Many traders who are new to trading options prefer to keep it simple, usually sticking to straight buying of puts or calls to match their market outlook. But moving from outright options buying and selling to spread trading is not as difficult as it may seem. Here we look at a trade that can be used for trading a bullish outlook with a limited risk options credit spread , which can be substituted for buying options.
The position contains a significant statistical edge, as well as an overall lower risk profile. The "Qs", as they are commonly known, represent the ticker symbol for the Nasdaq Trust, an ETF exchange-traded fund that tracks the Nasdaq index. Traders can buy and sell the Qs if they want to trade the underlying Nasdaq Index, much like futures traders trade futures contracts on the same index.
Option traders, meanwhile, can trade the options on the QQQQ, and these options have exploded in volume since they were introduced. Let's say you believe that you have a medium-term bullish outlook on the market and would like to speculate on this view using options. One approach might be to simply buy two long-dated at-the-money options on the QQQQ, which would have a position delta of about or 1. Suppose you decide you would like to buy two January at-the-money options to go long on the QQQQ.
This would give you unlimited upside profit potential with limited risk on the downside. The QQQQ at the time of writing was trading at Of course, one of the downsides to buying options is risk from time-value decay. Meanwhile, if the move never occurs, and the QQQQ heads lower, the loss of the entire premium paid for the options is possible.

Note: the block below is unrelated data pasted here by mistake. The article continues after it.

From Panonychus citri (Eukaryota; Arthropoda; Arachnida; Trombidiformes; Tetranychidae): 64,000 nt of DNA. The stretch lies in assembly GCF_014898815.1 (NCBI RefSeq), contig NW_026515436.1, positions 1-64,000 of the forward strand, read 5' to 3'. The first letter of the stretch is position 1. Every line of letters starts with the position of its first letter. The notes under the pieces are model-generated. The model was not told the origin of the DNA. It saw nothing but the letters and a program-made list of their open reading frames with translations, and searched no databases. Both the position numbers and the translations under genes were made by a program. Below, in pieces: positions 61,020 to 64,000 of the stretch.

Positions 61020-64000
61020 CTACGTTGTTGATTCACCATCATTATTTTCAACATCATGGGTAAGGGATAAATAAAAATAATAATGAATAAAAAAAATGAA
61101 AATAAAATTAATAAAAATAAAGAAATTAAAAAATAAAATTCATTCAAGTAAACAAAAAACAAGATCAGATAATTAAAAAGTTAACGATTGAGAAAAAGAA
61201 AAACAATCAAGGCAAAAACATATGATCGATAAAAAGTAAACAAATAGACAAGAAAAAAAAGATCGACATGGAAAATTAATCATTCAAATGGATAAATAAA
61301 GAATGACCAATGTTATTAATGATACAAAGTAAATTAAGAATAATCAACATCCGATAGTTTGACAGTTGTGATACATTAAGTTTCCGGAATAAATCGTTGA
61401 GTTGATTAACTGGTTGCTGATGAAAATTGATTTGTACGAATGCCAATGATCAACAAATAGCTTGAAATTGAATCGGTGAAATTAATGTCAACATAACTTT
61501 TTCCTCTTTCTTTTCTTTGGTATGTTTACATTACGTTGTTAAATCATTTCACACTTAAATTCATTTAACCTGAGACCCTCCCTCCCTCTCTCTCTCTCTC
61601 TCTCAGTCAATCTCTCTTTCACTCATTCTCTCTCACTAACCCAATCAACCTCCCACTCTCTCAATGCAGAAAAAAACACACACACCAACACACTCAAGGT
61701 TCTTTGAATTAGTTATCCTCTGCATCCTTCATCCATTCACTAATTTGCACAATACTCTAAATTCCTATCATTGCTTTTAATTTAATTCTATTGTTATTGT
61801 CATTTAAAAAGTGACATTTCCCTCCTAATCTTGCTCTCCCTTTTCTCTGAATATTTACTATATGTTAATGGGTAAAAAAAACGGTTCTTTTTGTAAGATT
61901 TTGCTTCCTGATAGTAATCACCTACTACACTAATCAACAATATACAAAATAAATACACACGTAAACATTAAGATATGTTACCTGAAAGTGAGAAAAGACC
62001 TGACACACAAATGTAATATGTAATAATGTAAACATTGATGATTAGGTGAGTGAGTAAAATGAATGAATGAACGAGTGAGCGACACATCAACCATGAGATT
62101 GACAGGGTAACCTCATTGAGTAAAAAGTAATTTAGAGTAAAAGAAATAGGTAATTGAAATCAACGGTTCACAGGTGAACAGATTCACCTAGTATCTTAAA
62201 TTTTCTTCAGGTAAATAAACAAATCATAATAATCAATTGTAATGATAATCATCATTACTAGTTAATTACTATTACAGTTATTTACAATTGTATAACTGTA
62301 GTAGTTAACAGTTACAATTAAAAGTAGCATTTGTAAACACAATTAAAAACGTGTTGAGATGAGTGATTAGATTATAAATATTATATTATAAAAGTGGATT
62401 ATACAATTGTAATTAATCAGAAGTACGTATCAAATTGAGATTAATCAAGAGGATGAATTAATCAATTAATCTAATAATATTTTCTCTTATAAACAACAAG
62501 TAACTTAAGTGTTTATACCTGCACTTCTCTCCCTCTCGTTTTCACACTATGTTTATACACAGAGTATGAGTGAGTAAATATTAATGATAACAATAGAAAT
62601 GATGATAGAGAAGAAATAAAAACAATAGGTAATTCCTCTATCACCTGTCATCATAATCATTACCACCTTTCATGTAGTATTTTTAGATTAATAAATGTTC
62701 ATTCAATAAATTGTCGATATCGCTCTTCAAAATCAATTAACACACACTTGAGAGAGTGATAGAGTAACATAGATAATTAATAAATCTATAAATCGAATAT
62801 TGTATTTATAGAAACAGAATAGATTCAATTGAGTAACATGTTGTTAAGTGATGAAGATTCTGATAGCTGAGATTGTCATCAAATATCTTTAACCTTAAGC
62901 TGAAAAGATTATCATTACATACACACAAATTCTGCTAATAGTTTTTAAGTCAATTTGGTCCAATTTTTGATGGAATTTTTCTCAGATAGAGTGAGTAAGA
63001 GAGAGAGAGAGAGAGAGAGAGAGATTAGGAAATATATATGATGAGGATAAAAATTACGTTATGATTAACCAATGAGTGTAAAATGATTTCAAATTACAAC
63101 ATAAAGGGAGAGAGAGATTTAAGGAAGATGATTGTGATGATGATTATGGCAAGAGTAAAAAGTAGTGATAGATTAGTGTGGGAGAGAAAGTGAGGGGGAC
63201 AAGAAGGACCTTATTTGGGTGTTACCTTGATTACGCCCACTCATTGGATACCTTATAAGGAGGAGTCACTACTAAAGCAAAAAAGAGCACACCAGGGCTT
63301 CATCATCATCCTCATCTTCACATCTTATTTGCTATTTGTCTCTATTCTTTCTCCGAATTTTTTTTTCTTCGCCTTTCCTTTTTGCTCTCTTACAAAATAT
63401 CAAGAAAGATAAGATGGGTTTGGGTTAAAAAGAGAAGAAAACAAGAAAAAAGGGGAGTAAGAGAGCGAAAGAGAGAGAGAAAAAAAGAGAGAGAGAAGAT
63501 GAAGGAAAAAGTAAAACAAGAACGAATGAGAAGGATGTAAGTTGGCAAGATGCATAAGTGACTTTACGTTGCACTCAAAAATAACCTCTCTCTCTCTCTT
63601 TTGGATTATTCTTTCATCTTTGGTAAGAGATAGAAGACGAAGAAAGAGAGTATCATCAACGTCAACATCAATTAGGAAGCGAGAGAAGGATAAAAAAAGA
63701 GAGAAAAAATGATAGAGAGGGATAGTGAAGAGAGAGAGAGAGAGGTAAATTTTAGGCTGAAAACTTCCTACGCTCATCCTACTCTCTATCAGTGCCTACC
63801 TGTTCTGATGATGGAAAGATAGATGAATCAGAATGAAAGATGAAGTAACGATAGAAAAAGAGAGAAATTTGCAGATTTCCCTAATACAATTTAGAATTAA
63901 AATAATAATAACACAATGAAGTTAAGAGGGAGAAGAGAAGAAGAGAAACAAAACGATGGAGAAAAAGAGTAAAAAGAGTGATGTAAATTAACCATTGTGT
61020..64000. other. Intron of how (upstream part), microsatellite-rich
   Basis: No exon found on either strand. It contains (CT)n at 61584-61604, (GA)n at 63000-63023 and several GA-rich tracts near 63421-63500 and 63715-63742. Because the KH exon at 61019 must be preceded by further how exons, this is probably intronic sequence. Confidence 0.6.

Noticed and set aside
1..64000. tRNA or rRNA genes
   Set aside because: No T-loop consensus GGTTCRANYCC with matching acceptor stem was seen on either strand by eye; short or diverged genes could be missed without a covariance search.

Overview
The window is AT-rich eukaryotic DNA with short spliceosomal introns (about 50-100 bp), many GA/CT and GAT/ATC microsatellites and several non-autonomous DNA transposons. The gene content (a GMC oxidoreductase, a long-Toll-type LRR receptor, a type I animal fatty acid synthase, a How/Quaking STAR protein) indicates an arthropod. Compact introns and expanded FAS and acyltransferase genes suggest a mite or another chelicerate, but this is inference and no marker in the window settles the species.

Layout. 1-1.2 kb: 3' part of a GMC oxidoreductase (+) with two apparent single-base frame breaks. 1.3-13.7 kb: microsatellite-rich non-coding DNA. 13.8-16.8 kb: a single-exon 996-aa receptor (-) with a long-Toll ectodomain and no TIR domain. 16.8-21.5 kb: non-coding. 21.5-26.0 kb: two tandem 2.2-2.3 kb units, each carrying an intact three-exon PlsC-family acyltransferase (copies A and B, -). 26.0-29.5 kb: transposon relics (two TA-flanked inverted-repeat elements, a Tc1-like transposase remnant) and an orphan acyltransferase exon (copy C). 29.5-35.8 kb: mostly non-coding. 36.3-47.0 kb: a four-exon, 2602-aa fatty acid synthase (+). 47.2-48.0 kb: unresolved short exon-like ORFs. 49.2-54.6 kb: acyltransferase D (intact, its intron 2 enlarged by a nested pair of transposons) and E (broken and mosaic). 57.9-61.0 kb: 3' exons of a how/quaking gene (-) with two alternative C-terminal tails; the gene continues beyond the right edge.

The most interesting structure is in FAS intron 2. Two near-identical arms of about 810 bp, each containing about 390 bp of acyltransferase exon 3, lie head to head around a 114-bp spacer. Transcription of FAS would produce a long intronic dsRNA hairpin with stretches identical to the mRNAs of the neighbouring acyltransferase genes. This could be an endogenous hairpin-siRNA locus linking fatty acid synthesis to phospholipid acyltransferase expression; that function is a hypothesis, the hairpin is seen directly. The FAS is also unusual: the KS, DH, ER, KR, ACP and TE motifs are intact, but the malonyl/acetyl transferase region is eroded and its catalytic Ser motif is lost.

Finding a Better Trading Solution In order to speculate on a bullish move higher, it would be nice to minimize the theta risk mentioned above. Fortunately, there is a way to do this without sacrificing your probability of profit from a statistical point of view. There is only one small, insignificant cost, which comes in the form of a few extra dollars in commissions because you are going to use a spread, which has an extra leg.
Assuming again that the QQQQ is at Here you would pick a deep in-the-money put to sell and an at-the-money put to buy. You are selling two spreads to make the position roughly equivalent to the long calls position shown above. As presented in Figure 3, there is only 1. This is the potential maximum loss if the market heads straight down, or remains below the 39 by expiration.
Now as you can see in Figures 1 and 2, both positions are nearly equivalent in terms of position deltas with the long calls gaining an edge if the QQQQ moves significantly higher , but the theta risk is significantly different. Finally, while not shown here, the probability of profit and expected profit are substantially different from a purely statistical point of view. While, statistically, these trades don't look good overall, if your market outlook is correct and a good move higher occurs, you would be better off with the alternative approach based on this probability perspective.
With a really big move higher, the long calls would acquire more potential profit at expiration. The Bottom Line Given the evidence, it seems that selling an in-the-money put spread on the QQQQ, which could be applied to many individual stocks, has certain key advantages over buying at-the-money calls.
Perhaps most importantly, the cost of being wrong is also higher, for the long calls. So if you are new to trading options, keeping it simple may mean short changing yourself. Consider moving to options spread trades, such as an in-the-money put spread - understanding them may be easier than you expected.
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